(The Center Square) – For all the unease that has followed it, Southwest Iowa Renewable Energy president and CEO Mike Jerke said he now looks at President Donald Trump’s visit to the Council Bluffs area roughly a year ago as a defining moment.
“We’ve seen few ups and lots of downs since President Trump visited,” Jerke wrote in an op-ed piece for the Des Moines Register. “I’m choosing to look on the sunny side, and I think that the renewable fuels industry will recover and that ethanol’s best days remain ahead of us. If the past year taught us anything, it is that our industry and workers will always go above and beyond to serve our customers and our community in ways previously unimagined.”
The president was there to help industry executives celebrate his administration’s removal of a regulation that up until then prohibited companies from selling gasoline containing 15% ethanol year-round.
“It was a terrific event for my company and the renewable fuels industry, drawing nearly a thousand people to our ethanol plant, including governors, senators and representatives, cabinet officials and national news media, as well as our plant workers, board members, local farmers and others,” Jerke said. “I joined local farmers in telling the president about the negative impact EPA’s past waivers had on our industry. We told him the refinery exemptions were devastating to ethanol producers, the farm families who supply them, and rural America itself.”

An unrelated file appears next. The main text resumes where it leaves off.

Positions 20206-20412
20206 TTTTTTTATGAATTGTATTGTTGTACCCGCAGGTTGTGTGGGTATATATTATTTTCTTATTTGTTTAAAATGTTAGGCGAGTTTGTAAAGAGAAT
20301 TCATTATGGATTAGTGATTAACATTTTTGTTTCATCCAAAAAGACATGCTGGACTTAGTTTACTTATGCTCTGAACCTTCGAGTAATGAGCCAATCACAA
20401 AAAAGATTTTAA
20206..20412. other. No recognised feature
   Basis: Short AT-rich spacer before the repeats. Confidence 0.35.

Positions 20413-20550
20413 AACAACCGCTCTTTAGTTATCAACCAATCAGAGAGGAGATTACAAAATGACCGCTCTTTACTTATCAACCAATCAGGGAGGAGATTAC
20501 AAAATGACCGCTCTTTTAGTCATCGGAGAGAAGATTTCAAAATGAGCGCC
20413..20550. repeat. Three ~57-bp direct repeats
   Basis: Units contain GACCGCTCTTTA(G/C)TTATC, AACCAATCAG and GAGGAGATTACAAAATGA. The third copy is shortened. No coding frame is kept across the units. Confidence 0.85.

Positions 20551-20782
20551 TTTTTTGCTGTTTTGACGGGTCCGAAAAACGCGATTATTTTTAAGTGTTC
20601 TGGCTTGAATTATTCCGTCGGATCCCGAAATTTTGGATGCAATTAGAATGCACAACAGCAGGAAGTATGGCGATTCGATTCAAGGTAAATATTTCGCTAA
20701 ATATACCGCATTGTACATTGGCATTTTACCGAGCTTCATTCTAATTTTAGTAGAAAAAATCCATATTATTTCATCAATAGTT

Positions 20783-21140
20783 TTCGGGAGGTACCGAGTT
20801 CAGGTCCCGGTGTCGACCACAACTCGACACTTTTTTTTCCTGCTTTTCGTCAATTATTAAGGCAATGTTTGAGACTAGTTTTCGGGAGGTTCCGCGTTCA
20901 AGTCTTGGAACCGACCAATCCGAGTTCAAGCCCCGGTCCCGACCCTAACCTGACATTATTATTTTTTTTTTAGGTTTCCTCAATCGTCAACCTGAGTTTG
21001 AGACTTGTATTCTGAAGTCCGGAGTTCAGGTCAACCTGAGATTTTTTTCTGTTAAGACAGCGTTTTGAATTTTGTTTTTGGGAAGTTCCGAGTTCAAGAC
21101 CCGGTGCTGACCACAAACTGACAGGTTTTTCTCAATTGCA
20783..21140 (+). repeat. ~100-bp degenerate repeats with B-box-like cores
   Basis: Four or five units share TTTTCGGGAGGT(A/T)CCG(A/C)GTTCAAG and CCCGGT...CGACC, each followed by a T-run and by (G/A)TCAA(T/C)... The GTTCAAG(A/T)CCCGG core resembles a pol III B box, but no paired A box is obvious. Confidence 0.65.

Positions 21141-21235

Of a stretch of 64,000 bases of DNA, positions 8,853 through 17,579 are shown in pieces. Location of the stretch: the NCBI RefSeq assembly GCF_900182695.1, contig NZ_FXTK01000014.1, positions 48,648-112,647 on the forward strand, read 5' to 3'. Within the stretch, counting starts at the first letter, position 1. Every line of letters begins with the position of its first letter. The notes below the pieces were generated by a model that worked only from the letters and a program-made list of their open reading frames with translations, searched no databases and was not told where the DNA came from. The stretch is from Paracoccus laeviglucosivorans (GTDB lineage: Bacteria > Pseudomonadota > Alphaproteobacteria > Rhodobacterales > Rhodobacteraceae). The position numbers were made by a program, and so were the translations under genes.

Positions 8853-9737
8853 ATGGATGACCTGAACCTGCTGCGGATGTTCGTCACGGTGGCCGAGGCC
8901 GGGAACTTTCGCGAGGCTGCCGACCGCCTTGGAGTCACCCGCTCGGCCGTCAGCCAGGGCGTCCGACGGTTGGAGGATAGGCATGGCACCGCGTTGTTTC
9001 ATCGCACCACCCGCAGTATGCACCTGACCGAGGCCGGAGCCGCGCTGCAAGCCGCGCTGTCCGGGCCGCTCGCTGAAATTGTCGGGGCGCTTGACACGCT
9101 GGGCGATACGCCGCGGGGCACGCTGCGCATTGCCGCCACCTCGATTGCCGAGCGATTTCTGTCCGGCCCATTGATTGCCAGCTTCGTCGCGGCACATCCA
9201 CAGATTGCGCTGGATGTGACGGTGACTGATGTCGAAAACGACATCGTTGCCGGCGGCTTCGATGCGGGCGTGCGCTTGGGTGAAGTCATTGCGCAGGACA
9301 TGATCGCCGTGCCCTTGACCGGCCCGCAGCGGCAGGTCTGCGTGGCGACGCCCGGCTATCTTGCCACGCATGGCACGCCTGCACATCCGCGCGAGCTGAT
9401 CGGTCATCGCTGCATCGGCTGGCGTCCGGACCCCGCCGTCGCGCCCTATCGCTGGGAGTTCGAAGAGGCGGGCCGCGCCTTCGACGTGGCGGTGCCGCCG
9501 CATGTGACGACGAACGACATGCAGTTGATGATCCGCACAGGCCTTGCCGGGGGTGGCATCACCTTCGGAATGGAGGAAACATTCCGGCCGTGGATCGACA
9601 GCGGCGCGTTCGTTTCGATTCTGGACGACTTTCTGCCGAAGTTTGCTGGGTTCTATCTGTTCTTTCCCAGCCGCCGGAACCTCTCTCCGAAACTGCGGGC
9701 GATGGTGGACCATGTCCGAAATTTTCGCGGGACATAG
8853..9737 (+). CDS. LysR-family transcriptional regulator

Since then, industry leaders have found themselves forced to go to court to fight for biofuel blending requirements that Jerke says have threatened the industry
“Some have said the administration gave year-round E15 to ethanol producers and gave renewable fuel blending waivers to oil refiners in an attempt to please both sides of the debate,” he added. “If that’s the case, ethanol got the short end of the stick.
But Jerke pointed to the way E15 sales in 2019 shot up by 49% percent compared to the year before as a source of hope.
But then came the 2020 that’s been.
“After being bruised by refinery exemptions and trade wars last year, 2020 was supposed to be the year we turned things around,” he added. “Instead we got hit with two more crises. First, the oil price war between Russia and Saudi Arabia hit home. As gas prices plummeted, which usually encourages more people to hit the road, the coronavirus lockdowns hit and demand for all motor fuel, including ethanol, collapsed to levels not seen in several decades.”
But ever resilient, industry leaders have now stepped up production for products like high-grade ethyl alcohol used for hand sanitizer.
“Here in Council Bluffs, my company did the same, with a business model that allowed us to donate a lot of it to local hospitals,” Jerke said. “We also provided ethyl alcohol to Iowa Prison Industries, which produced and donated hand sanitizer to priority locations such as veterans’ homes and child care facilities.”
“Whether this can ultimately make up for some of the bad decisions being made in Washington remains to be seen,” he said.